Assembly Speaker John A. Pérez has resurrected a bad bill that died twice before at the hands of Gov. Jerry Brown. Perhaps he thinks the third time will be the charm for this expensive handout to firefighters and police officers.
Rather, it’s a third strike and should be thrown out.
Assembly Bill 1035 extends the time the family of a police officer or firefighter can file a claim for lump-sum death benefits, from 240 weeks to 420 weeks, in cases of cancer, tuberculosis, blood-borne infection diseases or staph infections contracted while on duty. It passed both the Assembly and the Senate and is now before the governor.
We opposed the earlier versions of this bill. Brown didn’t like them either, vetoing the first bill in 2012, saying it was a potentially pricey solution to a problem that doesn’t appear to exist. Brown vetoed the legislation again in 2013, noting that the bill was virtually the same as the previous year’s.
Pérez, who is running for state controller, has pared down the bill each time he’s brought it back to life, and in this case added a provision that it sunset in 2019 and the results be studied.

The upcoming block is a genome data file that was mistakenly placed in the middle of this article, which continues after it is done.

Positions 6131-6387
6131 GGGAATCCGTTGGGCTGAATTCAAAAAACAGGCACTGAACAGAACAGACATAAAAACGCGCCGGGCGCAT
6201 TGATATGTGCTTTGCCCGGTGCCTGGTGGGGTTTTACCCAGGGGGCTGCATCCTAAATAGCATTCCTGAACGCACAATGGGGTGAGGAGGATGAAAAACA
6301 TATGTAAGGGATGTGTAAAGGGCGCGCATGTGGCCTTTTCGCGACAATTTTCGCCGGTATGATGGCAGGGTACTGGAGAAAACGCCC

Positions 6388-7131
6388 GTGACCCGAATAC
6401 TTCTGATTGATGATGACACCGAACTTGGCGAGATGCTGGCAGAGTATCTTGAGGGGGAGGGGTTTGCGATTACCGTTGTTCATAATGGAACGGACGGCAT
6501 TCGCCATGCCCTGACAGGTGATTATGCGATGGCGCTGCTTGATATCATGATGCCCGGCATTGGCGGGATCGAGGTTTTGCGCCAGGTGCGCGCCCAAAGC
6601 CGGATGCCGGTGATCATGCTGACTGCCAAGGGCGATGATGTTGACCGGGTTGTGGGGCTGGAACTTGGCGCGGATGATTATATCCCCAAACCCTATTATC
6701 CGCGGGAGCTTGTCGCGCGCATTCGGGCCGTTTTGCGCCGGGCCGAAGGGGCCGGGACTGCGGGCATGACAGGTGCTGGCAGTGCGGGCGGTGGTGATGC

But it remains an unnecessary excess that could add tens of millions in costs to cities. Cities, we should add, have long been generous to firefighters and police officers and are facing huge unfunded pension liabilities. Even during the lean years of the recession, public safety workers and their families still received pension benefits of as much as 90 percent of their pay.
Current law and benefits are more than adequate to fairly compensate the families of those killed in the line of duty, including from exposure to disease and carcinogens.
This undead bill has shambled its way out of the grave twice. Brown should put it down again – hopefully, for the last time.